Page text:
Using referrals from trusted Big Apple suppliers, The Smith has built new relationships with farmers and vendors across the country. Whether it’s farmers in Maryland and Virginia supplying the D.C. locations with seasonal crop or local bread and beer made in Chicago, customers find a variety of recognizable products. “We knew that that was such a big part of what made The Smith, The Smith,” Burke says. 

Before opening in D.C. and Chicago, The Smith’s team was on the ground finding new products and building relationships. 

The Smith’s seasonal menu changes twice a year and there are slight differences across the three cities. For example, one of the D.C. locations offers pizza, which isn’t available at other restaurants.

The Smith’s Salmon Tartare.

As the company prepared to open in Chicago, it encountered another hurdle: how to bring the oyster program to the Midwest. The popular program thrives in the D.C. market where there’s an abundance of different varieties coming from Maryland and Virginia.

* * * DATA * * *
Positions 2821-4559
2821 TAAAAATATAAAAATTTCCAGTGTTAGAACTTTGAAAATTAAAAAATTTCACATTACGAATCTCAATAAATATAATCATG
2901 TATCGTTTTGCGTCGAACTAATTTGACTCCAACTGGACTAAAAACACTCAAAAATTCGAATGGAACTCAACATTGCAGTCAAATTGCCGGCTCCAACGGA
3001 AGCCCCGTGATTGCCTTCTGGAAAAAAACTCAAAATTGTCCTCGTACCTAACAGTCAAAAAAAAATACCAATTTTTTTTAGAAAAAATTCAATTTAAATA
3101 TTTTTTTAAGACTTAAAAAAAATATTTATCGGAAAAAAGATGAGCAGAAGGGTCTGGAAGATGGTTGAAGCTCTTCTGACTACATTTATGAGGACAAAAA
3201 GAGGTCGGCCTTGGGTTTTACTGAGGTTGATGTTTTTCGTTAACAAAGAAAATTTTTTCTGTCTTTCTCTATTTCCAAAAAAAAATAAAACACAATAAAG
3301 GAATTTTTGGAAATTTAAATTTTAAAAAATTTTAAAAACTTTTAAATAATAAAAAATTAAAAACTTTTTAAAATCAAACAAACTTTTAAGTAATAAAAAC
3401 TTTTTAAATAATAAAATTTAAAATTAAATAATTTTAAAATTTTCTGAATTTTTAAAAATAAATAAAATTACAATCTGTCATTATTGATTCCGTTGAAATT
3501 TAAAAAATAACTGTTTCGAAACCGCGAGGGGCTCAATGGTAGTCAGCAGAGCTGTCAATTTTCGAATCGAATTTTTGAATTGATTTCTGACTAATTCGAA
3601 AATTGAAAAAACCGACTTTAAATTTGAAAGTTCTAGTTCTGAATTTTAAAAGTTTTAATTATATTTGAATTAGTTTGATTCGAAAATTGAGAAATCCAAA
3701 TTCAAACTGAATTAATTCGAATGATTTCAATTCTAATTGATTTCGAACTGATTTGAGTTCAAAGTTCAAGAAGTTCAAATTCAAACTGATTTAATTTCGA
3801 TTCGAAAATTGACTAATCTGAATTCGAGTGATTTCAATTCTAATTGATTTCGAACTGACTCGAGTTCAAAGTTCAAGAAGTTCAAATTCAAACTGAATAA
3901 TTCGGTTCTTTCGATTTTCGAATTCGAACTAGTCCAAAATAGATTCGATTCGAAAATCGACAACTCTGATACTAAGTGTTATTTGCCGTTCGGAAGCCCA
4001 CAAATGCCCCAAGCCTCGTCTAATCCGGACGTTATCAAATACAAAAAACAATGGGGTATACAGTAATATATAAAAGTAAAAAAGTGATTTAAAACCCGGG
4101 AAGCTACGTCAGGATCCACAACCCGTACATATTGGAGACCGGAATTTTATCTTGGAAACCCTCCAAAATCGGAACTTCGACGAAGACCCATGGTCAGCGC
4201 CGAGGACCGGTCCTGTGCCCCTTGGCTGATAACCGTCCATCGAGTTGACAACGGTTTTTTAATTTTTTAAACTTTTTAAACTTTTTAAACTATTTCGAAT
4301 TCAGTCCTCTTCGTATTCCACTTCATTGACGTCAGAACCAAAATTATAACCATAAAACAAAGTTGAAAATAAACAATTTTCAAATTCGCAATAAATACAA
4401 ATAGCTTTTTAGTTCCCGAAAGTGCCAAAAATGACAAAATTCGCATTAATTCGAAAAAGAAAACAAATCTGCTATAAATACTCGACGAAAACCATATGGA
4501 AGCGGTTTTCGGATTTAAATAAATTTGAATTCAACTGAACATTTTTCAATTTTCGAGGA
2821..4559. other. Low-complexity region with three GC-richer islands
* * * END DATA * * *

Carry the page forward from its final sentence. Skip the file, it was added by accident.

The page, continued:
“One of the things we hear [from customers] is how long it takes the oyster to go from water to actually getting your hands on it in the restaurant,” Burke says. “Chicago adds a complication to that but thankfully we’ve been able to connect with people who specialize in making sure that time is minimized.”

So far Chicago’s oyster program has been well received by guests. “I would put them up against anyone’s oysters,” Burke says. 

Casual Dining, Chain Restaurants, Feature, Kitchen Equipment, Menu Innovations, NextGen Casual, Restaurant Design